What is bariatric surgery?
Bariatric surgery is a group of surgical procedures: restrictive; malabsorptive and combined procedures. The procedures may be used to promote weight loss for people who are considered obese.
Obesity is defined as a Body Mass Index (BMI) of 30kg/m2 or more. These surgical procedures are usually performed by keyhole surgery (laparoscopically), which means patients spend a shorter time in hospital and the recovery time is quicker.
- Restrictive procedures help to limit the amount of food the stomach can hold.
- Malabsorptive procedures shorten or bypass a section of the intestine to reduce the amount of food intake.
- Combined procedures use elements of restriction and malabsorption to aid weight loss.
Bariatric surgery is a restricted funded procedure. The patient’s local NHS commissioning organisation (CCG), who is responsible for buying healthcare services on behalf of the population, will only fund the treatment if a patient meets one of the following eligibility criteria:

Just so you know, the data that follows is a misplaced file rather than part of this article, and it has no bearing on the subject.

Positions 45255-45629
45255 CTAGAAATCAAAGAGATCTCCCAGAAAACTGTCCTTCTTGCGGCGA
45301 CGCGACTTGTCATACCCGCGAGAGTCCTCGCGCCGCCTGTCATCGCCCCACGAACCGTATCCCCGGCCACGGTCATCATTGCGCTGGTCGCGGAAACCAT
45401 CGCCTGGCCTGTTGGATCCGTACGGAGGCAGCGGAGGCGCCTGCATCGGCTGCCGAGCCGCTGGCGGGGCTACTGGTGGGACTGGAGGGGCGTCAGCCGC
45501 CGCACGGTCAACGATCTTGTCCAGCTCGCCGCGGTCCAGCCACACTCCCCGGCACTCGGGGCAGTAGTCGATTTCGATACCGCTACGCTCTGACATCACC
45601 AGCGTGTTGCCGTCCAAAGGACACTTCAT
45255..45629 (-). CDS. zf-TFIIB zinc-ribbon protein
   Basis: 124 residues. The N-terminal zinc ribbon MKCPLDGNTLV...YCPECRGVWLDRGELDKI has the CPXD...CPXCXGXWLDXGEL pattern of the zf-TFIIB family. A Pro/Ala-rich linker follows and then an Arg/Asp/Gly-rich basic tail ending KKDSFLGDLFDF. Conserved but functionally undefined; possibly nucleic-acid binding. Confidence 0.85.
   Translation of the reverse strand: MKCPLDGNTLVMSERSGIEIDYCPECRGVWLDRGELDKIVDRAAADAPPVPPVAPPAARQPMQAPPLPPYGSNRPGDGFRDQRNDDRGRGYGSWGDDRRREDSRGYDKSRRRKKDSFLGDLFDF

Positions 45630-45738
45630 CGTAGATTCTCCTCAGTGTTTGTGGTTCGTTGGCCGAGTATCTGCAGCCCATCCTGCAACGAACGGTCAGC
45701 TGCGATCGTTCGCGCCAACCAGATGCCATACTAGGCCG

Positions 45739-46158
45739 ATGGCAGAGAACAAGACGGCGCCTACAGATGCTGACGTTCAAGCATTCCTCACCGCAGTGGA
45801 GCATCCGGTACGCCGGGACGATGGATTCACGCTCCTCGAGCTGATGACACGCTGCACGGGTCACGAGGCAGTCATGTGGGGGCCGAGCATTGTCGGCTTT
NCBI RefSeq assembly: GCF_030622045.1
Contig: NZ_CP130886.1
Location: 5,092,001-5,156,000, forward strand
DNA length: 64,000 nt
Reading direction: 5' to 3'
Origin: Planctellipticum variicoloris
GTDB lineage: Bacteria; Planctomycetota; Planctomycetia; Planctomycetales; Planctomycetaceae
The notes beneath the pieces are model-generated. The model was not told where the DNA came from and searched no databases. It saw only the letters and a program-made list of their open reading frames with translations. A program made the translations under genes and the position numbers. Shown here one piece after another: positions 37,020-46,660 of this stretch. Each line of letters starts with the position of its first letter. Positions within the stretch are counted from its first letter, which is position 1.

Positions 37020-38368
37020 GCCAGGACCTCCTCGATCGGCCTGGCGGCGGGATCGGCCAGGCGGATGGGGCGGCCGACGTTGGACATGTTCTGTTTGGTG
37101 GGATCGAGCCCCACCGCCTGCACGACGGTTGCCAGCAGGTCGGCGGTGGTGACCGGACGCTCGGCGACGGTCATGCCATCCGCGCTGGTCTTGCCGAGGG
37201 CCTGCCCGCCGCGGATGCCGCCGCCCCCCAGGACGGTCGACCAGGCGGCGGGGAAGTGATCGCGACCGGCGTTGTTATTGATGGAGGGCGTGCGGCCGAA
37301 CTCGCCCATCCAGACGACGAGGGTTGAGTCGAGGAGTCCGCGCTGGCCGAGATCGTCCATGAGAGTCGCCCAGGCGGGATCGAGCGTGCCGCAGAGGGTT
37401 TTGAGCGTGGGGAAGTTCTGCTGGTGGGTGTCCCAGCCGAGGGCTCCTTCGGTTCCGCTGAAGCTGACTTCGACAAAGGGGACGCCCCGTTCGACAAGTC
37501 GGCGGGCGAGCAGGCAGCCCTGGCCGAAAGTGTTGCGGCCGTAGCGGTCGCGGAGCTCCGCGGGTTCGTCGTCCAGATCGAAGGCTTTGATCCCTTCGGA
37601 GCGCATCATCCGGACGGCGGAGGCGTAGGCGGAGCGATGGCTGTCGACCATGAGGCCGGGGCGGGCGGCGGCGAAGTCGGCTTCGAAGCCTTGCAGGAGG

- A BMI of more than 35kg/m2 and has Type 2 diabetes mellitus which has been diagnosed within the last 10 years
- A BMI of more than 50kg/m2.
This means the patient’s NHS commissioning organisation (CCG), who is responsible for buying healthcare services on behalf of patients, will only fund the treatment if an Individual Funding Request (IFR) application has shown exceptional clinical need and the CCG supports this.
Advice and further guidance:
- Read the evidence review
- NHS England. Clinical Commissioning Policy: Complex and Specialised Obesity Surgery. 2013
- NICE: Obesity identification, assessment and management
- NHS website
- Choosing Wisely UK is part of a global initiative aimed at improving conversations between patients and their doctors and nurses.
Treatment policy for patients covered by NHS Birmingham and Solihull CCG